Jun 09, 2017 02:20 PM EDT
Korean scientists from the nation's leading institution unveiled the cause of resistance to treatment in lung cancer patient. The researchers from Korea Advanced Institute of Science and Technology (KAIST) has found gene mutation in lung cancer cells triggered such resistance.
The scientists have published the paper on their research in the Journal of Clinical Oncology titled "Clonal History and Genetic Predictors of Transformation Into Small-Cell Carcinomas From Lung Adenocarcinomas." The lead author of the paper is a scientist from Medical Science and Engineering Departement at the Korea Advanced Institute of Science and Technology, Dr. June-Koo Lee.
According to KAIST, the cancer pedigree analysis from the team has found specific gene mutation in lung cancer plays the key role for a specific type of drug resistance. The mutation in two genes, RB1 and TP53, which was previously inactive during the clinical diagnosis can trigger the resistance mechanism.
"We tried to compare the somatic mutational profile of pre-EGFR inhibitor treatment lung adenocarcinomas and post-treatment small cell carcinomas," Dr. Lee said about his research on the gene mutation in lung cancer. "Strikingly, both copies of RB1 and TP53 genes were already inactivated at the stage of lung adenocarcinomas."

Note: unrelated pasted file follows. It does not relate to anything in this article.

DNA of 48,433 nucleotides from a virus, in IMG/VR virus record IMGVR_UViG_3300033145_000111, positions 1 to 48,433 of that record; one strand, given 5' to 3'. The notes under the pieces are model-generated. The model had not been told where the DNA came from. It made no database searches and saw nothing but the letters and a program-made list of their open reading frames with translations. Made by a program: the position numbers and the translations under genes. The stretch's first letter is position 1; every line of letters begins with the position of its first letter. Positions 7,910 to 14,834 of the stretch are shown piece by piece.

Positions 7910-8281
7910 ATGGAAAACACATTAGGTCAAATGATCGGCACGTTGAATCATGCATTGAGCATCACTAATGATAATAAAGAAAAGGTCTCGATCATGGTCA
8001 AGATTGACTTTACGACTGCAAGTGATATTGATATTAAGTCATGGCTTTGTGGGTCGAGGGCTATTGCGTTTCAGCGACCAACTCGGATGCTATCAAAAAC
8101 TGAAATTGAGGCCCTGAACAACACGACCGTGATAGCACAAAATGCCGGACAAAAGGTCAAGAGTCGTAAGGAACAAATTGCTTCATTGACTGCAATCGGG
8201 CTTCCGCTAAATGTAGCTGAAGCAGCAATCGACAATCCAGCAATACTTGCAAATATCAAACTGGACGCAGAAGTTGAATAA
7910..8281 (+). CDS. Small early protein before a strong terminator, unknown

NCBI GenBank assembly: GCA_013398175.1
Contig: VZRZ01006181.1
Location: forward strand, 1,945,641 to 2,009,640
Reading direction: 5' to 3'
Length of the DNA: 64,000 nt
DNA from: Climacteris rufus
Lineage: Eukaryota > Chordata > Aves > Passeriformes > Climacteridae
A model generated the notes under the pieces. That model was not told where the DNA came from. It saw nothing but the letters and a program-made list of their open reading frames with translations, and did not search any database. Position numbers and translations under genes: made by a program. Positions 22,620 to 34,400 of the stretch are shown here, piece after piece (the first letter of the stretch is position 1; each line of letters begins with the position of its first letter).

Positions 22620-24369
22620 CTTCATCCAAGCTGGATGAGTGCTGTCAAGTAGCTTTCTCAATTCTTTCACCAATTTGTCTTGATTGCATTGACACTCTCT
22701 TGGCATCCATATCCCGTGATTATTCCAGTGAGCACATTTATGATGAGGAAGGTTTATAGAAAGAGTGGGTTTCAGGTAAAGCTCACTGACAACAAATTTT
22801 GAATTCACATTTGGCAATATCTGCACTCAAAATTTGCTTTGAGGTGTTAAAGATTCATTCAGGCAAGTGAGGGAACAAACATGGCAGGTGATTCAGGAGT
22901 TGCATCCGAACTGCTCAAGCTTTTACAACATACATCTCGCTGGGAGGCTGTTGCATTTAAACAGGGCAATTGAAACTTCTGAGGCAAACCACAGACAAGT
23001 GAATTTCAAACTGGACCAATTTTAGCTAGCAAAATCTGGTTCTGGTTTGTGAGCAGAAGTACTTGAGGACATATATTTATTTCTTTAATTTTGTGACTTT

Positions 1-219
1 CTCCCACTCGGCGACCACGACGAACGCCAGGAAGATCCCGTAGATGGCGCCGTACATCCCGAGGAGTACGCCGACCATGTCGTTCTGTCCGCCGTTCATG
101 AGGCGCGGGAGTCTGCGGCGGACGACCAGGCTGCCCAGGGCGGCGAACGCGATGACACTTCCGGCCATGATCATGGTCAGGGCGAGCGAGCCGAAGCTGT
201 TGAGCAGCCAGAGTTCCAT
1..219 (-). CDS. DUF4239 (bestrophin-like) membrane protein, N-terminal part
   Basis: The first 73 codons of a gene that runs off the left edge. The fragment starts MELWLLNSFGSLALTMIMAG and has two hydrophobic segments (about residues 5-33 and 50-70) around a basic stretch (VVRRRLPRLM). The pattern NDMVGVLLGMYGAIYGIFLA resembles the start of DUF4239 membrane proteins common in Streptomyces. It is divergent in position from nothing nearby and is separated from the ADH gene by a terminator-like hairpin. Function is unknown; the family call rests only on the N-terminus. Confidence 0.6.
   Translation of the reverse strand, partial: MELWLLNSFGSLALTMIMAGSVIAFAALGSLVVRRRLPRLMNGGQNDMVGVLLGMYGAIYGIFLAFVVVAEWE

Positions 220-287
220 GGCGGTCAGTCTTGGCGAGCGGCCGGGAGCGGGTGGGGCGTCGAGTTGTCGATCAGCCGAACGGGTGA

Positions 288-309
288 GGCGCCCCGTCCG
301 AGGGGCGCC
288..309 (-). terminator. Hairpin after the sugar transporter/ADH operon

The gene mutation in lung cancer that occurs at RB1 and TP53 genes has been detected as the major resistance for the inhibitor treatment of epidermal growth factor receptor (EGFR). Prior to this research, the molecular pathogenesis of this resistance was not yet known.
In their research to trace the gene mutation in lung cancer, Dr. Lee and team investigated 21 lung cancer patients with the advanced mutation of the lung adenocarcinoma EFGR. The team applied the genome sequencing to the tumors at various time points, in order to reconstruct the history of clonal evolutionary and also to detect the gene transformation.
The team found the gene mutation in lung cancer, particularly the RB1 and TP53 genes, is the source of resistance to the inhibitor treatment. The result of this study can be used as a strong marker to predict the poor outcome for targeted treatment in lung cancer patient. Watch the video about mutation in lung cancer below:
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